market extrapolation can be hard, but this loft sale comp is a non-sale of same loft
Stop me if you’ve heard this before: an “index” is a proxy for The Market, just as a market report is a summary of The Market, and “The Market” is a proxy for the value of any one property. You use such tools to “get a feel” for the overall market, then you use some brain power to apply those tools to the question of what this Manhattan loft is worth at this time. There are some proxies that are more … er … proximate than others. Conventional Wisdom is that the best predictor of what the 3rd floor in a loft building will sell for today is what the 4th floor loft sold for yesterday, then adjust if The Market changed from yesterday to today. And a loft sold in the same building a few months ago is a better predictor than a loft sold in a different building yesterday. Et cetera, et cetera, et cetera, as Yul Brenner might have said.
But there is an even better proxy for the value of Loft A in, say September 2013, and that would be if Loft A did not sell for some extended period while professionally exposed to the market; then you can say that that unsuccessful price was a ceiling (never reached) at that time. Adjust for different market conditions at the different times, and voila! In an efficient market you have a principled basis for determining the upper limits of value, more or less. You see where this is going, right? (Especially if you remember the headline.)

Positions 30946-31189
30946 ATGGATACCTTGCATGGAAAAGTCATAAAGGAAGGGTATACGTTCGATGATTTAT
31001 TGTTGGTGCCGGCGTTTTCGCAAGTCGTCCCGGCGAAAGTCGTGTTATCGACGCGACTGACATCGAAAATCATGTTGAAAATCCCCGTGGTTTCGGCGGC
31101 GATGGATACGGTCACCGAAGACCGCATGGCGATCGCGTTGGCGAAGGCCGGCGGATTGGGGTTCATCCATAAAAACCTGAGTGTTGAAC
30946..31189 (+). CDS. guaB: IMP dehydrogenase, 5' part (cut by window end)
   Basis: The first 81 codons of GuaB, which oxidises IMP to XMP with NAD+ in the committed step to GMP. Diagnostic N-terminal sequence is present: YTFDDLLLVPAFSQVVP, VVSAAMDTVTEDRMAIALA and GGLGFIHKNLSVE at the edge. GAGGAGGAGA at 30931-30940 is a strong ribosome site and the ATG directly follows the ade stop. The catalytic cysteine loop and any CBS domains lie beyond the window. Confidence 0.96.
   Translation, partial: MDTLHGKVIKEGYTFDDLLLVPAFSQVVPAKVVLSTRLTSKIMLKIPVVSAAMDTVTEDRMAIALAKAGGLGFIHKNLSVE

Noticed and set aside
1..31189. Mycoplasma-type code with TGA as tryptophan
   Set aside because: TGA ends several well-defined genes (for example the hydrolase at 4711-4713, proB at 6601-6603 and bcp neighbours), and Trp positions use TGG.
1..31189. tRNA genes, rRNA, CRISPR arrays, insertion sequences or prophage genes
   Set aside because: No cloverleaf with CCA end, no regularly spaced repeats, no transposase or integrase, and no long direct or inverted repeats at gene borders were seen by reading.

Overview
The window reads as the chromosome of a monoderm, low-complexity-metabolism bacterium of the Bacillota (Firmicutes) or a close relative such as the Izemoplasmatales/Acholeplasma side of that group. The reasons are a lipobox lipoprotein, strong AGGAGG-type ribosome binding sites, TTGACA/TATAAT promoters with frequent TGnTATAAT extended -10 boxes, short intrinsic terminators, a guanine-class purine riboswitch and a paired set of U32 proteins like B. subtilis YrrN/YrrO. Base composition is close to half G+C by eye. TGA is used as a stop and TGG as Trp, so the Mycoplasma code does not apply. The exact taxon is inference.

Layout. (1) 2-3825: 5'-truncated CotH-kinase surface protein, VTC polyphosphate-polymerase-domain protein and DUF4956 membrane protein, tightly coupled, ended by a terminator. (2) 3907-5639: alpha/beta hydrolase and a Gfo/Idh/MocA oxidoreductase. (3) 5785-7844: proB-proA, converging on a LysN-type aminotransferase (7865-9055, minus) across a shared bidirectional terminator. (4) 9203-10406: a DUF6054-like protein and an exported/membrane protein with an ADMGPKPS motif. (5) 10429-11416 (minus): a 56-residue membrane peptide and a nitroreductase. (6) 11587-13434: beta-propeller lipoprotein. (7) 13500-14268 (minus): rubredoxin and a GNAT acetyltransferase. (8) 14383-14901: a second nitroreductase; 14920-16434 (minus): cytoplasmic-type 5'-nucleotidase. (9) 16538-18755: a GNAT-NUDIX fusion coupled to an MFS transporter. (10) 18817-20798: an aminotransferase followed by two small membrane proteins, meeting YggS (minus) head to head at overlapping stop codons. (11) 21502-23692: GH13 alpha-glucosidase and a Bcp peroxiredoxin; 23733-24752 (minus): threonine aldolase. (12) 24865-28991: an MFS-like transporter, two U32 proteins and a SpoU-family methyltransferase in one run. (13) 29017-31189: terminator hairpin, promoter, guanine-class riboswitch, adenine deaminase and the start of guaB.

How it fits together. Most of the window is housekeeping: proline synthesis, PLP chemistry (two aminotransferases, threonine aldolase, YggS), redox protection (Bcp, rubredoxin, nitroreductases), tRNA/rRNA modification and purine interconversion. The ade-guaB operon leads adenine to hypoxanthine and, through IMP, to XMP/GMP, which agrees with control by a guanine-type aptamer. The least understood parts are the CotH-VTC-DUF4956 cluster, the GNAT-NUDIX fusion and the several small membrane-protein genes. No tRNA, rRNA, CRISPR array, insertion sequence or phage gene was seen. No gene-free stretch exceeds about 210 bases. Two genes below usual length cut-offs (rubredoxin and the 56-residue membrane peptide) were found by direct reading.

The “804 sq ft” Manhattan mini-loft #2C at 76 Madison Avenue did not sell when offered from September 21, 2012 until February 20 at prices of $1,049,500, $999,999, $990,000, and $960,000. The price drops tell you the seller was motivated, but here’s another way to tell: the seller paid $999,996 to buy the loft in April 2007 (avoiding the “mansion tax”, just). There were a great many buyers active in the overall Manhattan residential real estate market over those 5 months, which establishes that the small loft was not worth any of those prices at any of those times, with no extrapolation required to draw that conclusion.
The extrapolation part is figuring out what it should not be worth in a later market. Thus, if the StreetEasy Condo Index is up from 2,000 in February to 2,188 in September (it was, and that’s 9.4%), you’d think that the established ceiling is that #2C is worth something less than $1.05mm (remember, the ceiling is what it should be worth less than; it doesn’t tell you what it is worth) as of last month. You see where this is going, right?